# How to Calculate a MTTF

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Most of the equipment your business relies on will need to be replaced at some point. Calculating how likely failures are and when they'll occur is a crucial part of forward planning. You'll need those projections to plan for future capital expenditures, to schedule maintenance or preventive upgrades, and -- often -- simply to purchase equipment that's appropriate to your needs. One statistical tool that's used to assess a product's reliability is its mean time to failure, or MTTF.

## The Calculation

Time isn't always the determining factor in an MTTF calculation. Instead, it's a measure of use that's appropriate to the product. Actual hours in operation is suitable for a computer chip or one of the hard drives in a server, while for firearms it might be shots fired and for tires, it's mileage. To arrive at an MTTF, you'd simply test a set number of units for a predetermined time. Multiply the number of units by the time -- or whichever measure you're testing to assess reliability -- to arrive at a number of unit-hours. Divide the unit-hours by the number of failures, and that's your MTTF. If you tested 100 units for 100 hours and saw two failures, you'd have an MTTF of 5,000 hours.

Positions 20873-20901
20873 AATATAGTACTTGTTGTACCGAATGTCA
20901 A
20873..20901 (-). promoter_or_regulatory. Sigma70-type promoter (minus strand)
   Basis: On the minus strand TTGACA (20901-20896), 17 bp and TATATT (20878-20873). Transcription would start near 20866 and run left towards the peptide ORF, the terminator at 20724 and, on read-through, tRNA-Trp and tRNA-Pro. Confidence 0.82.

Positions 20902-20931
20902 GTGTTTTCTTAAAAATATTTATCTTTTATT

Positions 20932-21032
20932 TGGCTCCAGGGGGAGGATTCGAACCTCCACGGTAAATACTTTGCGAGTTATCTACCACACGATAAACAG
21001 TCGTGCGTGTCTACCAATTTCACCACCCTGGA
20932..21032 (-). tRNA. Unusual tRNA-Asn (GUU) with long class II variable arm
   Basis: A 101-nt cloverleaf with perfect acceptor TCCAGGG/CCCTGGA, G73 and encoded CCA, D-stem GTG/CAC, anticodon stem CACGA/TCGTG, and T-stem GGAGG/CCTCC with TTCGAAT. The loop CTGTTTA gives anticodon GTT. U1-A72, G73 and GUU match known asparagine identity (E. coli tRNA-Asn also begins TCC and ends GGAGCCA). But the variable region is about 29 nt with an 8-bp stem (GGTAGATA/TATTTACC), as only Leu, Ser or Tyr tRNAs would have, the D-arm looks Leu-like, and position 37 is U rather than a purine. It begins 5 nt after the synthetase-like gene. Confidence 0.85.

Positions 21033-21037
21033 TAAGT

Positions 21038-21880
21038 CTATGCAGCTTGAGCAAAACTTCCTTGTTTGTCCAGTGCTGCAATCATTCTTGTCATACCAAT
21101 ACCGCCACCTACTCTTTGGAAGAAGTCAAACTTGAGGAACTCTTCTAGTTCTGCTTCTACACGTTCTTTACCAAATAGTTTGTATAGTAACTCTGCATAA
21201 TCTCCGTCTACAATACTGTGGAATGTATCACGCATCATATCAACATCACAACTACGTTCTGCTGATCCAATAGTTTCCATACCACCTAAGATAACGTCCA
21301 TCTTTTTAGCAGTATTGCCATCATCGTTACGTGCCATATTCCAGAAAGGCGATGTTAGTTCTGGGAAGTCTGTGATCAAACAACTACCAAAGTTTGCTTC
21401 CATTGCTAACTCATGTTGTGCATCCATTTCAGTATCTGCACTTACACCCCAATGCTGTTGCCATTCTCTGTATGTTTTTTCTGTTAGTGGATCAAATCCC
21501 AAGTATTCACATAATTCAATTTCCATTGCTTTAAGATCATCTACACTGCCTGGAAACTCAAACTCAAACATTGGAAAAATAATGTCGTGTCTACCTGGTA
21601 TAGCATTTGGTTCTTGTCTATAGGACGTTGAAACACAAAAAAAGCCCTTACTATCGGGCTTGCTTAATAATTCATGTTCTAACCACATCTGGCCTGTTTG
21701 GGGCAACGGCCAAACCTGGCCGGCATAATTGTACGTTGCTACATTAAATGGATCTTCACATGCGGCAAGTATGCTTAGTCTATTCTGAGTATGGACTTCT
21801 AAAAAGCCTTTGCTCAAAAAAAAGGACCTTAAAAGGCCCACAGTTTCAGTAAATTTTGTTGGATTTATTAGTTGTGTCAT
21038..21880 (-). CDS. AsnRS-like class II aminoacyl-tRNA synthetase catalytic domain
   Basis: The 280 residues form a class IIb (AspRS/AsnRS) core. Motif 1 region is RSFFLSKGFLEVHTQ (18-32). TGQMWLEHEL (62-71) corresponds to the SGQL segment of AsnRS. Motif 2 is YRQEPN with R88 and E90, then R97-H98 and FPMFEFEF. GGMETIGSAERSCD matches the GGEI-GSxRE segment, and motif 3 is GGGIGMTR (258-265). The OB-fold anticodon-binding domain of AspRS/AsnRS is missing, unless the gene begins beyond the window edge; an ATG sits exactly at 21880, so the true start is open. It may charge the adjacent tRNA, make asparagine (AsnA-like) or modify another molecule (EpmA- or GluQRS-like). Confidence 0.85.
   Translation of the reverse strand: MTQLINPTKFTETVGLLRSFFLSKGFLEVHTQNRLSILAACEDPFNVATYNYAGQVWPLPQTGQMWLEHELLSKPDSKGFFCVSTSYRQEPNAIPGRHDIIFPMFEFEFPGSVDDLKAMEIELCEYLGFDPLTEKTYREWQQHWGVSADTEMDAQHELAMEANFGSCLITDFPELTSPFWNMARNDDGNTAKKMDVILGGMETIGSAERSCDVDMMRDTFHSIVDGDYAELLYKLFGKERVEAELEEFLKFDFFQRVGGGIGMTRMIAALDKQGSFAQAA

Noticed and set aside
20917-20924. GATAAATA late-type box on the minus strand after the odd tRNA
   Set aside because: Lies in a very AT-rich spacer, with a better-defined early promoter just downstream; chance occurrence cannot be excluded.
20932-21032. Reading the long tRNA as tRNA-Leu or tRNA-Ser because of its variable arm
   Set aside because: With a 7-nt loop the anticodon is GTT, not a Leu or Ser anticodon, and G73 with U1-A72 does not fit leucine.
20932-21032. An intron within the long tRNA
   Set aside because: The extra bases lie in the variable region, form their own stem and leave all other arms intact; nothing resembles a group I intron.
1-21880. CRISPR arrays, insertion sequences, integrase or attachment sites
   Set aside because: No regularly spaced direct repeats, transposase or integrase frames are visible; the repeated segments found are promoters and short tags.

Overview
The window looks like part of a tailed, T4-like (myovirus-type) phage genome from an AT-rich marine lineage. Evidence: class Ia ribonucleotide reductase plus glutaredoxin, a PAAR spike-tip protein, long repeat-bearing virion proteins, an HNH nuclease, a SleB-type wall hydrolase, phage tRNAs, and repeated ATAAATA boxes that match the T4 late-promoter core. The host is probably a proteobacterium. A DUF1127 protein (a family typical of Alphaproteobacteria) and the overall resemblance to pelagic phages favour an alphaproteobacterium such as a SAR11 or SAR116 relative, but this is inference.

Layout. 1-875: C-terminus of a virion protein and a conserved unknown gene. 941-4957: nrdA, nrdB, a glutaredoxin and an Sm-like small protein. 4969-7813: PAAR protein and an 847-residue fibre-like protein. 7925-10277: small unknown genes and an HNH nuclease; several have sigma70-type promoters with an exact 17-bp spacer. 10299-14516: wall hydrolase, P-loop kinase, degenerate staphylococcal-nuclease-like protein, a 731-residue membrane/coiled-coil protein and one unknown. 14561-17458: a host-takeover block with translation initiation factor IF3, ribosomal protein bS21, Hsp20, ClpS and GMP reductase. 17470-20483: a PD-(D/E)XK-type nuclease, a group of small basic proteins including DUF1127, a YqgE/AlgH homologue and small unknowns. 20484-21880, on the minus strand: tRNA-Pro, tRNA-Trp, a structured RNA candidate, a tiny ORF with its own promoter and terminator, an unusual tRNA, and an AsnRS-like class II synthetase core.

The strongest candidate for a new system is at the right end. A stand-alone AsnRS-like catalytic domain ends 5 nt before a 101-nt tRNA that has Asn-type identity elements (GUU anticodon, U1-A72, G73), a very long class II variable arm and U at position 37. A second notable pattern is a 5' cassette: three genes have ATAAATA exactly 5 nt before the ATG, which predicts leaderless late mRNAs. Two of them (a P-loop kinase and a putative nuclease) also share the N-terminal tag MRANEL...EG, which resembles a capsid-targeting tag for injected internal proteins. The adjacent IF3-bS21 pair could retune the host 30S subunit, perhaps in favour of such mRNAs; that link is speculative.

## Use and Limitations

That doesn't mean you'd automatically get 5,000 hours' use -- roughly six months -- out of those components. For one thing, the numbers might vary if you tested a second batch of components. More importantly, the MTTF is a figure that might be skewed sharply by factors such as a high failure rate within the first several hours of operation. The MTTF is a useful quick calculation, but more powerful and flexible statistical tools such as the Weibull failure curve provide a better guide to a product's reliability.